I did a research report on the HOPE scholarship years ago. As part of it, I interviewed all the guidance counselors from all the high schools in my geographical region. WITHOUT A SINGLE EXCEPTION, they reported that THEIR schools were not advising students to take easier classes to qualify for HOPE, but the school just down the road WAS, they were SURE!  THEIR SCHOOL did not have grade inflation, but that other school nearby-it SURE DID!


It would be the same way with OSD--OTHER SCHOOLS should be taken over, but DON'T MESS WITH MINE!

Starik
Starik

@Wascatlady All the reason OSD should pass. Parents in DeKalb don't have anything resembling neighborhood schools, except some that are 100% black - completely segregated - and possibly a few elementary schools and charter schools.  Try OSD. 

class80olddog
class80olddog

It is funny to see the different sides change their positions on local control. Where were the educrats when the Federal government was telling local schools how to run them and how to spend their money?

MaureenDowney
MaureenDowney moderator

@class80olddog I think they were complaining. No Child Left Behind was a pivotal turning point in federal involvement in schools, and officials at both the state and local levels protested vehemently. No one liked No Child that I could see except the feds and advocates who wanted to see greater accountability.

Here is the crux of the OSD question to me: Is the state of Georgia capable of turning around schools? My answer -- given the dismal performance of the state in rolling out new tests and the variability of state policy based on who is state school superintendent and who is governor and whether the pair get along -- is no.



Wascatlady
Wascatlady

@MaureenDowney @class80olddog Not only that, but given the flip-flops we have seen, why would this be a good idea?  And, if the state KNOWS what to do, why hasn't it given schools the directions they need to DO IT?


Follow the money, as always.

BurroughstonBroch
BurroughstonBroch

@ Maureen

At its worst the State will be better than failures like APS and DeKalb.

EdJohnson
EdJohnson

@xxxzzz @MaureenDowney @class80olddog

Of course “Insanity is doing the same thing over and over again and expecting different results.”  And the “thing,” hence the insanity, is the speciousness of your “school turnaround” ideology that has so horribly failed in far, far too many cases.  So what’s the alternative?  School improvement, a practicable “thing” that’s very different from the craziness of “school turnaround” ideology.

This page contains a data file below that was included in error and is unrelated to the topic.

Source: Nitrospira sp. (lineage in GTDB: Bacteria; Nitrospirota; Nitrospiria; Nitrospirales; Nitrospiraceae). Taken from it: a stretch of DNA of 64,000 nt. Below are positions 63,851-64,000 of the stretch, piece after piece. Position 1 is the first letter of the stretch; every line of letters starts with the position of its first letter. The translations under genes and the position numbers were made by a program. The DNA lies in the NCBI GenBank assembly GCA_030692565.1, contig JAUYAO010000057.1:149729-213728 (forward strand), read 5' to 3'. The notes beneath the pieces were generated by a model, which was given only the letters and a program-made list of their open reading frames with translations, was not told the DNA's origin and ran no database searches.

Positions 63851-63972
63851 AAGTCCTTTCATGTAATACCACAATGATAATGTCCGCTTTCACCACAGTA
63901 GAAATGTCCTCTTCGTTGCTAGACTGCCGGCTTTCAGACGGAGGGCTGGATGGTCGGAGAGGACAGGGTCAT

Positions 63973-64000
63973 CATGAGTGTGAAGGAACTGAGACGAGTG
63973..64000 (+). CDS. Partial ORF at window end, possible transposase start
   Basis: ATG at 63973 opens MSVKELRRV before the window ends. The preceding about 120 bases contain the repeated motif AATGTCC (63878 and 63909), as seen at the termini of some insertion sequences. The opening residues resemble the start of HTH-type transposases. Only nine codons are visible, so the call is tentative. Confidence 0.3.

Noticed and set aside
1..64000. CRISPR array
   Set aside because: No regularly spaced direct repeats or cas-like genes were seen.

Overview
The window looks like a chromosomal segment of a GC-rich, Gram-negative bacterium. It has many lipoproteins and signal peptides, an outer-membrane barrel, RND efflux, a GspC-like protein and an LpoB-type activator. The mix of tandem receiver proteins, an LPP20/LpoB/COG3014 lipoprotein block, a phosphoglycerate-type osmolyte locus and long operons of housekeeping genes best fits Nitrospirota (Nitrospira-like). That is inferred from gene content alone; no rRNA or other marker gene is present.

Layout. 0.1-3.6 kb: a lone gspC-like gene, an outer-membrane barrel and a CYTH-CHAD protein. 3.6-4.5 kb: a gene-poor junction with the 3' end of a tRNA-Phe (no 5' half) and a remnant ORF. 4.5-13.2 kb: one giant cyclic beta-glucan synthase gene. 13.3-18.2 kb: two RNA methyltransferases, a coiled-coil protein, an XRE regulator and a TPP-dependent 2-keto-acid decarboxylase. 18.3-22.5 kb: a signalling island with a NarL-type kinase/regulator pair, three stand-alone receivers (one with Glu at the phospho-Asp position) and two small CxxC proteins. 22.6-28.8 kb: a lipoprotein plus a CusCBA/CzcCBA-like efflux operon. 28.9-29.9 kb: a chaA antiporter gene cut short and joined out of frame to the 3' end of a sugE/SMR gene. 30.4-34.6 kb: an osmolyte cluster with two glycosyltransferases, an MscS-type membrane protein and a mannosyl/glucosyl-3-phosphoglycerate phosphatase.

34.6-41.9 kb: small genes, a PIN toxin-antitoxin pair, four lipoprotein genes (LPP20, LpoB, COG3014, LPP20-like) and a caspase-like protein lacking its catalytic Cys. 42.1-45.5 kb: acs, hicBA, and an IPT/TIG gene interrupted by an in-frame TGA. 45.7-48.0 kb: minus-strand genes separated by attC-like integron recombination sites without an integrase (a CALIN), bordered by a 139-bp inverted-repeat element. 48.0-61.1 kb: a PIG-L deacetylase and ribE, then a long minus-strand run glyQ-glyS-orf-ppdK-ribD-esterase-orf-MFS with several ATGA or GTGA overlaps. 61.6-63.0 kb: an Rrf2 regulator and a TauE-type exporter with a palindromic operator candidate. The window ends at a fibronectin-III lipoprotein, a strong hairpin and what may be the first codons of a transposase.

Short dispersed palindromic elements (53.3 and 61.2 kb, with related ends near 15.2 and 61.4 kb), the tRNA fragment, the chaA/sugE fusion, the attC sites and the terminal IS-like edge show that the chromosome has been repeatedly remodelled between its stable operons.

trifecta_
trifecta_

@MaureenDowney 

But of course, parents are on the verge of approving the Governor's OSD plan in November precisely because they've lost all hope the education establishment can or will turn around failing schools.

And they're right.

Astropig
Astropig

@trifecta_ @MaureenDowney


Right-o. What on earth do they have to lose? Sometimes,you don't exactly know what you want but you know you don't like what you've got.

bu22
bu22

@MaureenDowney @class80olddog The fact is that the local districts have conclusively proven that they can't turn around those schools.  These are the worst of the worst.  And their big efforts in the last year prove that without this threat, they won't even seriously try.  Insanity is doing the same thing over and over again and expecting different results.  The state would be negligent in its responsibilities under the constitution if it allowed these certain local school districts to continue to fail the students.

Astropig
Astropig

@MaureenDowney @class80olddog


"officials at both the state and local levels protested vehemently"...


AFTER they spent the money for various programs (especially reading improvement),they became opponents.That's a fact. Lots of happy talk the first couple of years when the goals were easier to reach.

Matt Vignieri
Matt Vignieri

Is there a better word for yes? That's the word I am looking for.

class80olddog
class80olddog

Wrap around services? What wrap around service will keep sorry people from being sorry?

bu22
bu22

@class80olddog Almost all these OSD models provide vastly more local interaction and control than occur in the mega-districts where these problem schools are clustered.

class80olddog
class80olddog